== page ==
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  1.  14
    Contingency, Freedom, and Classical Liberalism.William M. Curtis - 2020 - European Journal of Pragmatism and American Philosophy 12 (2).
    Rosa Calcaterra has written an extremely learned and thoughtful book about Richard Rorty’s controversial neopragmatism. It is a worthy addition to the growing number of works that offer a more generous and balanced assessment of Rorty’s thought, in contrast to the scores of highly critical treatments it received during his career. But, as Calcaterra insists, her book is “not an apology for Rorty” (Calcaterra 2019: ix); she critically approaches what she calls Rorty’s philosophical “provocatio...
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  2.  29
    Rorty as Virtue Liberal.William M. Curtis - 2016 - Contemporary Pragmatism 13 (4):400-419.
    Virtue liberalism holds that the success of liberal politics and society depends on the citizenry possessing a set of liberal virtues, including traits like open-mindedness, toleration, and individual autonomy. Virtue liberalism is thus an ethically demanding conception of liberalism that is at odds with conceptions, like Rawlsian political liberalism andmodus vivendiliberalism, that attempt to minimize liberalism’s ethical impact in order to accommodate a greater range of ethical pluralism. Although he claims to be a Rawlsian political liberal, Richard Rorty’s pragmatic liberalism (...)
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  3.  47
    Liberals and Pluralists: Charles Taylor vs John Gray.William M. Curtis - 2007 - Contemporary Political Theory 6 (1):86-107.
    Charles Taylor and John Gray offer competing liberal responses to the contemporary challenge of pluralism. Gray's morally minimal 'modus vivendi liberalism' aims at peaceful coexistence between plural ways of life. It is, in Judith Shklar's phrase, a 'liberalism of fear' that is skeptical of attempts to harmonize clashing values. In contrast, Taylor's 'hermeneutic liberalism' is based on dialogical engagement with difference and holds out the possibility that incompatible values and traditions can be reconciled without oppression or distortion. Although Taylor's theory (...)
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  4. Rorty's liberal utopia and Huxley's island.William M. Curtis - 2011 - Philosophy and Literature 35 (1):91-103.
    Eschewing conventional candidates, like Plato's Republic or Machiavelli's Prince, Richard Rorty praises Aldous Huxley's Brave New World as "the best introduction to political philosophy," because it shows us "what sort of human future would be produced by a naturalism untempered by historicist Romanticism, and by a politics aimed merely at alleviating mammalian pain."1 Huxley's celebrated dystopia is thus a poignant warning to our modern utilitarian political projects. Yet Rorty also suggests that utopian literature can play a positive and inspirational role (...)
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  5.  8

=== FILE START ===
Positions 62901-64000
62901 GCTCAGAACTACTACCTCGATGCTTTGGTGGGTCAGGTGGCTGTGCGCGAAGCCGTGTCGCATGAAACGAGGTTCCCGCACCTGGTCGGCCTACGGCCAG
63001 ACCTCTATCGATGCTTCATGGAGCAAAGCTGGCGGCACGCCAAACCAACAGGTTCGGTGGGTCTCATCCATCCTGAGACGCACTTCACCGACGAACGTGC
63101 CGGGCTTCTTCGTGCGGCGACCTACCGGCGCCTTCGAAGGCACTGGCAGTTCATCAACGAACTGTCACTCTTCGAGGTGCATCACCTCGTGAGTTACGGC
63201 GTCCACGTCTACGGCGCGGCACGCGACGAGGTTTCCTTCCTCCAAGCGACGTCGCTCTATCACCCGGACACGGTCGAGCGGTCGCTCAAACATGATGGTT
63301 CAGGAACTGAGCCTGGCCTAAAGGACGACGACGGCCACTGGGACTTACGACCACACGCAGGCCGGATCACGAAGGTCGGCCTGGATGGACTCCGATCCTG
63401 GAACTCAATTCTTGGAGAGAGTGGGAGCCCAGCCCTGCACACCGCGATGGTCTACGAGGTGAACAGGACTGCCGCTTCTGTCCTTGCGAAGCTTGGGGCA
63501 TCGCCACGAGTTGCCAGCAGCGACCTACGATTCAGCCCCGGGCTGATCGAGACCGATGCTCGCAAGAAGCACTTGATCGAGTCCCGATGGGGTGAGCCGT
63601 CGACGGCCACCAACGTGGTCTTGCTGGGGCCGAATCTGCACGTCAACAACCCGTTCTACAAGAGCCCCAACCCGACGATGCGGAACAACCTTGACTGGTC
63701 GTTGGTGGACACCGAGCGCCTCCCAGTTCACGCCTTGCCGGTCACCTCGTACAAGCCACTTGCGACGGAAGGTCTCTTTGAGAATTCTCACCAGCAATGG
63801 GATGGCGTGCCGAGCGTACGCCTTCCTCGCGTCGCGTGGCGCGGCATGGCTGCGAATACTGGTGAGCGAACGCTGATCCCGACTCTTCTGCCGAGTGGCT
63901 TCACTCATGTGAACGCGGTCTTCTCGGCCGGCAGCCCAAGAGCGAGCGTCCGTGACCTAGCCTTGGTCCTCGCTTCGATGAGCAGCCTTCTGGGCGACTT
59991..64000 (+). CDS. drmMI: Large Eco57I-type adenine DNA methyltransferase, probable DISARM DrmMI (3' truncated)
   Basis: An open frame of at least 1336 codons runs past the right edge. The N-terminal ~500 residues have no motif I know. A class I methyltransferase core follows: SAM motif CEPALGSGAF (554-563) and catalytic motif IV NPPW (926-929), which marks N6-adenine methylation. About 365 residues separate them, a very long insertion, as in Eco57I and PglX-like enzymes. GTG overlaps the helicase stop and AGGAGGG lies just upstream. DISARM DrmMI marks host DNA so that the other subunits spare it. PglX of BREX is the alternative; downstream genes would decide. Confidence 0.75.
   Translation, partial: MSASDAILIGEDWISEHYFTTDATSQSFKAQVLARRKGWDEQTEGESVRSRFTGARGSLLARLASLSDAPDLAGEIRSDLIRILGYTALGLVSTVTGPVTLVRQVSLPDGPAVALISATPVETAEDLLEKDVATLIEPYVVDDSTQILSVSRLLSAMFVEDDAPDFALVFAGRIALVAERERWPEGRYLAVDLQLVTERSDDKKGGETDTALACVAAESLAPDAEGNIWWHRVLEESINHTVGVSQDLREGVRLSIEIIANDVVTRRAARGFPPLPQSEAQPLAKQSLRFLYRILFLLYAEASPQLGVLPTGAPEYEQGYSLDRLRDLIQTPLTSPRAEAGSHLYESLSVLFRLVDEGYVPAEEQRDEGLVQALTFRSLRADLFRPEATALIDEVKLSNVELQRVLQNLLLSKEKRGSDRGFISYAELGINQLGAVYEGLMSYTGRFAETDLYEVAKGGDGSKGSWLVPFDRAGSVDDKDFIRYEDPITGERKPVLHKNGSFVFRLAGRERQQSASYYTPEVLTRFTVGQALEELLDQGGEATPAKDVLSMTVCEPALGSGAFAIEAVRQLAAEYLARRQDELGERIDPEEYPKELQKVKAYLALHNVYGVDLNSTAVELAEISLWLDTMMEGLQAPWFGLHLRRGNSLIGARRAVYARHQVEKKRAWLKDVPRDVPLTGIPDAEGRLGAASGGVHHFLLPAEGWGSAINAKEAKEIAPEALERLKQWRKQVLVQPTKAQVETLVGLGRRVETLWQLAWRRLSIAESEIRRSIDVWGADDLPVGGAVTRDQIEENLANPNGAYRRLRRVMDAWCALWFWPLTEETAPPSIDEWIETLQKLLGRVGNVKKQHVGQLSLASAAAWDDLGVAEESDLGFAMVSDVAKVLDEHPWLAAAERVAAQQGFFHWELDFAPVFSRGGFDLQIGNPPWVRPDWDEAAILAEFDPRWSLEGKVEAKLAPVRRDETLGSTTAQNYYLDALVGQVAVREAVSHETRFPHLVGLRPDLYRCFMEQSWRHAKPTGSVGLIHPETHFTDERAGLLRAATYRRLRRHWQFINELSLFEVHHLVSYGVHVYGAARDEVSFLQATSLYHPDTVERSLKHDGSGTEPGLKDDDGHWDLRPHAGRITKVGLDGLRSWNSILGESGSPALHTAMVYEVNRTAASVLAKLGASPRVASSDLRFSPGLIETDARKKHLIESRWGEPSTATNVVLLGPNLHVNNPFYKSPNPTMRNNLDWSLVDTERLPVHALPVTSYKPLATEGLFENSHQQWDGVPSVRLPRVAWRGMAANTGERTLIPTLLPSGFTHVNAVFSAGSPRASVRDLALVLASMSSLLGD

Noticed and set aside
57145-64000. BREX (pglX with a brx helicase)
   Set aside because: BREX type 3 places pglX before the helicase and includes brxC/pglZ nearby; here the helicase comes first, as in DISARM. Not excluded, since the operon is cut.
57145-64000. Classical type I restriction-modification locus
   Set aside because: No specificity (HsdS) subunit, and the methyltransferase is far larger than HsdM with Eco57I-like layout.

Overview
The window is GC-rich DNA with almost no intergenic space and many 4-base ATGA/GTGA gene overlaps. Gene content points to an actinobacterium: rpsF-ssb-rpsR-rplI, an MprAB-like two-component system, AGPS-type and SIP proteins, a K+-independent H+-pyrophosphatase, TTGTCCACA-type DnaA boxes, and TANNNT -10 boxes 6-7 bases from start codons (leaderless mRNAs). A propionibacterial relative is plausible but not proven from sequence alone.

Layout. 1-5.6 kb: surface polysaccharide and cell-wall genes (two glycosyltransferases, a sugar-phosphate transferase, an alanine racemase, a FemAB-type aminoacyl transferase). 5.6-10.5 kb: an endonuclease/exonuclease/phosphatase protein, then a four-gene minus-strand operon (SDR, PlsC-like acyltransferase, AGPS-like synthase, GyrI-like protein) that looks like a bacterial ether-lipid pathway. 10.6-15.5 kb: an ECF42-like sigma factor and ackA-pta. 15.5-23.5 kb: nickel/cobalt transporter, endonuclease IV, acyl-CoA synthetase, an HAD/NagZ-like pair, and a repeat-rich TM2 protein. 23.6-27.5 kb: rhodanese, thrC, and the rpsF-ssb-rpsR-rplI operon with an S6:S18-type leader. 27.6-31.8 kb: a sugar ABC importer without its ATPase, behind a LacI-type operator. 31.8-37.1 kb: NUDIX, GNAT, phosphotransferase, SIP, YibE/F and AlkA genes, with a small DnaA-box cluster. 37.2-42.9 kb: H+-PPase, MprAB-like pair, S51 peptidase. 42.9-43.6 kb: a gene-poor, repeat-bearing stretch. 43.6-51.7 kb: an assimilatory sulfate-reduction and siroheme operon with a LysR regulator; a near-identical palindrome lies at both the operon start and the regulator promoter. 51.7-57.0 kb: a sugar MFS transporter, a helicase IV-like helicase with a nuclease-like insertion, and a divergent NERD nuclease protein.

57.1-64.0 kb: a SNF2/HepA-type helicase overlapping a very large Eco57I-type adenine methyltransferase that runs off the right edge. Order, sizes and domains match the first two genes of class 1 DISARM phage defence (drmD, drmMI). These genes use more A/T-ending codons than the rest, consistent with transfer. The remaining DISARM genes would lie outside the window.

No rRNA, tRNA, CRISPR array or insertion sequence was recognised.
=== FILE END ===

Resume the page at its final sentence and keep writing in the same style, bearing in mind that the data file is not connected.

Chin’s Rorty and the L-Word.William M. Curtis - 2021 - Contemporary Pragmatism 18 (4):335-348.
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  6.  16
    Members Only? Critical Response to Herr's "Defense of Nonliberal Nationalism".William M. Curtis - 2007 - Political Theory 35 (3):334 - 340.
  7.  13
    Members Only?William M. Curtis - 2007 - Political Theory 35 (3):334-340.
  8.  6
    Rorty as Virtue Liberal.William M. Curtis - 2023 - In Martin Müller (ed.), Handbuch Richard Rorty. Springer Fachmedien Wiesbaden. pp. 917-931.
    Virtue liberalism requires democratic citizens to possess certain ethical character traits, like open-mindedness, toleration, and autonomy. This puts it at odds with theories, like Rawlsian political liberalism, that seek to minimize liberalism’s ethical demands to accommodate a greater range of ethical pluralism. Although Rorty endorses Rawls’s theory, his pragmatic liberalism is best understood as a version of virtue liberalism that, in particular, recommends a controversial civic virtue of irony for good citizenship. Indeed, in contrast to Rawls, Rorty joins Dewey in (...)
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  9.  5
    Rhetoric Between Philosophy and Poetry.William M. Curtis - 2020 - In Alan Malachowski (ed.), A companion to Rorty. Hoboken: Wiley. pp. 119–134.
    Called the “greatest philosophical essayist of his time,” Rorty is both famous and notorious in academic philosophy for his uniquely engaging writing style. While his fellow analytic philosophers look askance at his flamboyant prose, suspicious that it lacks the care and precision that their discipline demands, literary intellectuals who champion the essay genre can have their qualms about Rorty as well: his work is too professional and specialized to be properly called essays. I argue not only that Rorty's work fits (...)
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  10.  21
    Reconstructing pragmatism: Richard Rorty and the classical pragmatists By Chris Voparil, New York: Oxford University Press, 2022, ix + 377 pp. [REVIEW]William M. Curtis - 2022 - Metaphilosophy 53 (5):736-740.
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